"If you've read The Turner Diaries, you know the year 2000 there'll be the uprising and all that, racial violence on the streets. My aim was political. It was to cause a racial war in this country. There'd be a backlash from the ethnic minorities, then all the white people will go out and vote BNP.”
Copeland’s use of the term “ethnic minorities” requires some consideration: it is clearly the language of the state – of policy reports and service provision – yet there is no other term he can find that would encompass the various groups he intended to target.
His use of this jargon indicates some similarity between the imagination of the far-right and that of the putatively liberal state. The sense of prophecy from Copeland, the implication that "the uprising" has been foretold, places the bombings in a pre-written history, yet one that is almost devoid of substance. The specifics of political rupture he envisages are hopelessly contradictory. He expects that the “racial violence on the streets” – an idea he invests with some defining glory – won’t be enough to restore a homogenous national community: instead, he assumes change will come at the ballot box.
This irruption of cataclysmic visions into electoral politics has become frighteningly familiar to us in recent years, with the murder of MP Jo Cox a few days before the EU referendum vote carried out by Thomas Mair, who cited Copeland as a source of inspiration.
These “lone wolves” may be solitary figures taking extreme action, but they watch the same television programmes and read the same newspapers as everyone else – an uncomfortable fact that has never been clearer than in the aftermath of the massacre of 50 Muslims during Friday prayers at a mosque in Christchurch, New Zealand. As Mehdi Hasan notes in The Intercept, reading through the shooter’s manifesto, there are clear echoes of the Islamophobic statements made by media pundits.
The “lone wolf” has never been an alien intruder, and has always taken his cues from quotidian xenophobia and common sense nationalism, as well as from the esoteric manuals that circulate among the far right.
Copeland’s warped view of London’s everyday multiculturalism also shared something with the political establishment he hoped to provoke. His understanding of the city was like the mainstream reflected in a concave mirror, distorted but recognisable.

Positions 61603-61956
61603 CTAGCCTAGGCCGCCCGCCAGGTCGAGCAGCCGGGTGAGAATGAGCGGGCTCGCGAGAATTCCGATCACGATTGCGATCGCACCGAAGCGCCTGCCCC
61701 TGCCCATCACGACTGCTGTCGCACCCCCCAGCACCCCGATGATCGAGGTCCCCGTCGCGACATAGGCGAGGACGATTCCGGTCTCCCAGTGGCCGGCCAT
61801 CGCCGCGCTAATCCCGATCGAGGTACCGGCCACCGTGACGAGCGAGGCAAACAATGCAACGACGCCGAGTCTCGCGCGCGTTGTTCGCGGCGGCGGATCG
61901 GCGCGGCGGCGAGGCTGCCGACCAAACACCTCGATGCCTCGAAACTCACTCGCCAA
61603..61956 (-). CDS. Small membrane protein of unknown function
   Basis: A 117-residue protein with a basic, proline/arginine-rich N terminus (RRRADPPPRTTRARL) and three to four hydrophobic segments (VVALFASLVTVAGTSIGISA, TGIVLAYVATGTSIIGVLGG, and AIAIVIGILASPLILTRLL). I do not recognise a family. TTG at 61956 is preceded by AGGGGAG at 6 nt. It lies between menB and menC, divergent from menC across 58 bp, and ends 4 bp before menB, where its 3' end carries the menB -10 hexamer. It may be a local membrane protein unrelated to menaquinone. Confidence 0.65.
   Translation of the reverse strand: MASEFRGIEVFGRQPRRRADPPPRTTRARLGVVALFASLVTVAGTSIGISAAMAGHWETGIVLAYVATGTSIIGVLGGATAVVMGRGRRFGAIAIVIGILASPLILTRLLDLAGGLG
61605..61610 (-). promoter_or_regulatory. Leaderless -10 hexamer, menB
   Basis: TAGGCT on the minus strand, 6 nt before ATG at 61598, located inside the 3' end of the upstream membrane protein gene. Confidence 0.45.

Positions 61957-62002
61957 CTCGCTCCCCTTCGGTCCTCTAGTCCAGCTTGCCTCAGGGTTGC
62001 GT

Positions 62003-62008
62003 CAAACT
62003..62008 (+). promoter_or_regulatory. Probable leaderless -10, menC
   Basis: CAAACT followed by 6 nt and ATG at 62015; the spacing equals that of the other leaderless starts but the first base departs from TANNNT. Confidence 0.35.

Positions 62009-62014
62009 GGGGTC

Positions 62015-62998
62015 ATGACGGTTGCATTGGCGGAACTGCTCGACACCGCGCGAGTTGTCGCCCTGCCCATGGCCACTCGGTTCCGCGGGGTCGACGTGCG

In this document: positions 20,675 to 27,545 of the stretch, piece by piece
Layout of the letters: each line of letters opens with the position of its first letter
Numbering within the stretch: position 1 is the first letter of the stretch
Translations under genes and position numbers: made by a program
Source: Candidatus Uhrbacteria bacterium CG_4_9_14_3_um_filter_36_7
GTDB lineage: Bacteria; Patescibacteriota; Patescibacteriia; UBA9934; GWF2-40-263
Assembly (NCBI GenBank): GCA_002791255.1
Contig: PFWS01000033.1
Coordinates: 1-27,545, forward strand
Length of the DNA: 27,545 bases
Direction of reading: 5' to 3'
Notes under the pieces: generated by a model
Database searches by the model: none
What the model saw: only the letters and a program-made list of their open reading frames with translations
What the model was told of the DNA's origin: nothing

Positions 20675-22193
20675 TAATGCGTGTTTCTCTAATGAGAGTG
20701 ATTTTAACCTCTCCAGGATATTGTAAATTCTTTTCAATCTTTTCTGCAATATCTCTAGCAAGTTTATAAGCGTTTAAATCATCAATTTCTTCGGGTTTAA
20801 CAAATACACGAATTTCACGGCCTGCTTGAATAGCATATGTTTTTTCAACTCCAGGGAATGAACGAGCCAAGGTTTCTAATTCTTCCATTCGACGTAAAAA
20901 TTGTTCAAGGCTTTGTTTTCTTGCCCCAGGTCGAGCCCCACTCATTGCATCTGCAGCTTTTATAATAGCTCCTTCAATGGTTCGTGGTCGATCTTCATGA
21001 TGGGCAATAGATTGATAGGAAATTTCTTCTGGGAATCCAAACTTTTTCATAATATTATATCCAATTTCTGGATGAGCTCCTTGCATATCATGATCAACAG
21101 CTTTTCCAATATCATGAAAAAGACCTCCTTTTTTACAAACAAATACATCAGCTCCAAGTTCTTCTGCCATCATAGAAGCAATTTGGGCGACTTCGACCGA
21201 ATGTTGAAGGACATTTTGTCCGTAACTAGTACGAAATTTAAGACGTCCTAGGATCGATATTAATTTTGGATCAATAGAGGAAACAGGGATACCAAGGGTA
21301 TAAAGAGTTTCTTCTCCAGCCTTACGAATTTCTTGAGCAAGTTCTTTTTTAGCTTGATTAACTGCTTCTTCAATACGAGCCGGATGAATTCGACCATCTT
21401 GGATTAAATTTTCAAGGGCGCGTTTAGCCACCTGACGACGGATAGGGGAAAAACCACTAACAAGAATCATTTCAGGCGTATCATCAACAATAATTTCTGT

After all, it’s not only neo-Nazis who imagine Brixton’s black community as a threat; long subject to an excessive police presence, in 1999 Brixton was also one of the most highly surveilled neighbourhoods in the country by the expanding network of CCTV systems on which the Home Office spent £200 million between 1994 and 1999. It was on one of these cameras that the first glimpse of Copeland was captured: a grainy still was published in the newspapers and identified by Paul Mifsud, who recognised his former co-worker in the image and alerted the police to his suspicion. It is a bleak irony that the CCTV that was installed to police the black communities he targeted was the key to catching Copeland himself.
In the week after the Brick Lane attack, the Metropolitan Police suspected that the gay community could be the bomber’s next target. We might pause on why they suspected that the gay community would be targeted. Evidently, the logic of “minority” identity was not defined exclusively in terms of race: gays and lesbians also emerge after dividing the world into “types”. By the late 20th century, the impulse to categorise people morphs into the language of community, in which gays can be seen as a coherent collective who had staked a claim to urban space. A comment by Jack Straw made in the immediate aftermath of the attacks reinforced the way Copeland saw society: